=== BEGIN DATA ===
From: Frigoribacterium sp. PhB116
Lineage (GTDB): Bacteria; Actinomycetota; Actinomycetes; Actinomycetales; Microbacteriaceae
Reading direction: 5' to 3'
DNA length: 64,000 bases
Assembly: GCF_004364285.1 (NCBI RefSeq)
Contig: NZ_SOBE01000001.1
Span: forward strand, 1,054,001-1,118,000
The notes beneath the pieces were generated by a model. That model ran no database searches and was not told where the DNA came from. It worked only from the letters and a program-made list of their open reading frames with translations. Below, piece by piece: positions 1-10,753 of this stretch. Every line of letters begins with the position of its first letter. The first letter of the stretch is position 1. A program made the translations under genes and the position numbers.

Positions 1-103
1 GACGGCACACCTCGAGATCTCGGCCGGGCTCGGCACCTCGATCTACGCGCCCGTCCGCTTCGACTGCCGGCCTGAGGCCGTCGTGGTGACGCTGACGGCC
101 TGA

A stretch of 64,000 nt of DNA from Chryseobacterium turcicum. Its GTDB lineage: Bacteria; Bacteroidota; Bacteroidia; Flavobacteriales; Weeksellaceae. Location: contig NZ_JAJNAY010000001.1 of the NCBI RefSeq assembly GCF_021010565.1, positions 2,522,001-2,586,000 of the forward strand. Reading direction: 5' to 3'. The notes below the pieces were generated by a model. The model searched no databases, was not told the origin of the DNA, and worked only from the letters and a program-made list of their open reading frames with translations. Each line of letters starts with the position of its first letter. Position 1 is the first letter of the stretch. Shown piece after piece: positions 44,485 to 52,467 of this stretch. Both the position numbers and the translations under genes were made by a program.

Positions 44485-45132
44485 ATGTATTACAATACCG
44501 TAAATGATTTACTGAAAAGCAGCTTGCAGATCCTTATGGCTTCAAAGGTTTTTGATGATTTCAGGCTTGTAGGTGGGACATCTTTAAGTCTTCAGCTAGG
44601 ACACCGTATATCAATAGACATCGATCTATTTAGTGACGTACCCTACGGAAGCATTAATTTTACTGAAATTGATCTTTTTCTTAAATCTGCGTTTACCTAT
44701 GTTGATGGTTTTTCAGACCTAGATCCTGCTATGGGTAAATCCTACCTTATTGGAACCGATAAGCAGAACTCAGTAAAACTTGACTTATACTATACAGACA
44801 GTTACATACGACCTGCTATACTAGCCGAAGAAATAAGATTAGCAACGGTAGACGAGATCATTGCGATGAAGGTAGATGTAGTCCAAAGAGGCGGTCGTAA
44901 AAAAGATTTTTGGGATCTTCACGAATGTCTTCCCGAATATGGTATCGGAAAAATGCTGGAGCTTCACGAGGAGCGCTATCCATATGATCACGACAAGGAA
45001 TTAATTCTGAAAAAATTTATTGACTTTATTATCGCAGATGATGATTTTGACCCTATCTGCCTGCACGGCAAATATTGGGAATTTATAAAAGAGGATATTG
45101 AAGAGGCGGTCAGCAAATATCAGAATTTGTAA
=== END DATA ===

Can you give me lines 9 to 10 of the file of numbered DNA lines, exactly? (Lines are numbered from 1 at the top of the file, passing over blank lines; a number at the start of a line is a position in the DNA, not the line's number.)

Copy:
Positions 1-103
1 GACGGCACACCTCGAGATCTCGGCCGGGCTCGGCACCTCGATCTACGCGCCCGTCCGCTTCGACTGCCGGCCTGAGGCCGTCGTGGTGACGCTGACGGCC